"Red Shirt" anti-government protesters stand holding bamboo sticks and stones at their fortified camp near the Silom road intersection in the financial district of central Bangkok. AFP photo.

Governments around the world appealed for dialogue to resolve the escalating crisis in Thailand and warned their citizens to avoid Bangkok after deadly violence paralysed the city centre Friday.
From Washington to London, Singapore to Jakarta, governments joined the UN in urging all sides to show restraint as riot police faced off against thousands of anti-government "Red Shirts" behind heavily fortified barricades.
"We appeal to both the protesters and the Thai authorities to avoid further violence and loss of life and to work to resolve the situation peacefully through dialogue," UN spokesman Martin Nesirky told a press briefing. "This is a moment that requires restraint on all sides."
Nesirky said U.N. chief Ban Ki-moon was "very concerned about the continuing standoff and tension in Thailand and the potential for this to escalate." Tensions in the long-running political standoff rose after five grenade blasts hit the area on Thursday night, leaving one Thai woman dead and scores wounded, including foreigners.
The army has warned of a crackdown to try to disperse the "Red Shirts," who charge that the government of Prime Minister Abhisit Vejjajiva is illegitimate and are demanding immediate elections. The Reds began mass anti-government rallies in Bangkok in mid-March that degenerated into fierce clashes with security forces on April 10, leaving 25 dead and more than 800 injured.
U.S. State Department spokesman Philip Crowley called on both the protesters and the Thai security forces to show restraint. "The United States firmly believes that both sides can and should work out disagreements peacefully through earnest negotiation," Crowley said. "Violence is not an acceptable means of resolving political differences."
The State Department told its citizens to avoid non-essential travel to Bangkok, saying: "The possibility of more such attacks cannot be ruled out." It also urged travelers to exercise caution in provincial areas, warning that protesters could spread to other parts of the kingdom if dispersed in the capital.
‘Deteriorating situation’
Across Europe and Asia, governments urged their citizens to stay away from the demonstrations, while Finland said it would move its embassy from the area to temporary premises. "There is a strong possibility of renewed violent clashes in Bangkok between demonstrators and security forces," Australia's foreign affairs department said, as it confirmed that an Australian was among the wounded Thursday.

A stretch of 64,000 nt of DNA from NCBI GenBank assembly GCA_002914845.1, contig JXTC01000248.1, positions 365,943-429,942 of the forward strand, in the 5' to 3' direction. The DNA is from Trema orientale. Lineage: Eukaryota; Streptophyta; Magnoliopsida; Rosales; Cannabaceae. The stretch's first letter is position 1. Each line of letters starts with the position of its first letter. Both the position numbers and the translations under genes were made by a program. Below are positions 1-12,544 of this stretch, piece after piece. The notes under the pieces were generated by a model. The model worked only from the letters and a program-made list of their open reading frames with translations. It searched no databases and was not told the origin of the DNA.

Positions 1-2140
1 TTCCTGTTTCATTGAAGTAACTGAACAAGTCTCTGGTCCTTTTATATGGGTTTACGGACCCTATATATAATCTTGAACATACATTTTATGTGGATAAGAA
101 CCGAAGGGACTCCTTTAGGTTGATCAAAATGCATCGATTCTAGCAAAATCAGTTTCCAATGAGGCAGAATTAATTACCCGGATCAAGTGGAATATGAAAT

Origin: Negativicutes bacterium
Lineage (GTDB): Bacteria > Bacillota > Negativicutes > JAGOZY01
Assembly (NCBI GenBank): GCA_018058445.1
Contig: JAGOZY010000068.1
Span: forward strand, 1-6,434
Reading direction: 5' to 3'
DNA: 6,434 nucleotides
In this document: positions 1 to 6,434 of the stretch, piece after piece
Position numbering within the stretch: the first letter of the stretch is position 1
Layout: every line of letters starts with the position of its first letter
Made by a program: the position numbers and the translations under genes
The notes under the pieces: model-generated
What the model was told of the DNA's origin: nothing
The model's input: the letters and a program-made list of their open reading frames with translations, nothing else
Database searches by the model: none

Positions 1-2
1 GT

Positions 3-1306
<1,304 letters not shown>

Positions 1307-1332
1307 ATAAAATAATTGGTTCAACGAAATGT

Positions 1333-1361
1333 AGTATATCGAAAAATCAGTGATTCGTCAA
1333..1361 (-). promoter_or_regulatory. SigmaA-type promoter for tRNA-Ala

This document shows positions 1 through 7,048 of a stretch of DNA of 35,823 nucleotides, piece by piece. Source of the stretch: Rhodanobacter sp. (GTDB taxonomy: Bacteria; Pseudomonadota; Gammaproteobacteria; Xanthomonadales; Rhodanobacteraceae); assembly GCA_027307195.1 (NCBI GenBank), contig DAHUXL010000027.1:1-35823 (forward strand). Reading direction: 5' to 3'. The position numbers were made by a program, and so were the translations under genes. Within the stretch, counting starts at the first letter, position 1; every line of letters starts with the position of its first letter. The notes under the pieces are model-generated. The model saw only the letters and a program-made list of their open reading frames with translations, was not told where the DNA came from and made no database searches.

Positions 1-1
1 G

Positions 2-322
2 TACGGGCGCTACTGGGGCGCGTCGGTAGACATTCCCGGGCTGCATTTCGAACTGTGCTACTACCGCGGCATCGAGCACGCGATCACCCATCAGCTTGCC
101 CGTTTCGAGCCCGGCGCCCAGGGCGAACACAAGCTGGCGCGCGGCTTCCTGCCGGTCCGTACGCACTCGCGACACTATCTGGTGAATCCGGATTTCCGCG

Singapore and Indonesia, Thailand's fellow members in the Association of Southeast Asian Nations, also voiced alarm about the deteriorating situation. An ASEAN summit in the Thai resort of Pattaya in April last year was scrapped after protesters stormed the venue, forcing leaders to be evacuated by helicopter.
"We hope that all Thais, irrespective of their political views, will set aside their differences in the overall interests of Thailand, eschew violence, and seek a peaceful, amicable and durable resolution," Singapore's foreign ministry said. "This is crucial not just for Thailand, but for ASEAN as a whole."
Indonesia Foreign Minister Marty Natalegawa also expressed "deep concern" and said violence could not be condoned as a means to resolve differences. "Indonesia, therefore, calls upon all sides to exercise maximum restraint, and resolve differences through dialogue and negotiations in keeping with democratic principles and rule of law," Natalegawa said. "Indonesia stands ready to render any assistance to promote conditions conducive for such dialogue to take place."
French foreign ministry spokesman Bernard Valero expressed concern over stern warnings by Thai army spokesman Sunsern Kaewkumnerd that force could be used in a crackdown against the anti-government protesters. "We reiterate our call to the authorities and protesters to act responsibly," Valero said. "It is more indispensable than ever for dialogue to prevail over confrontation."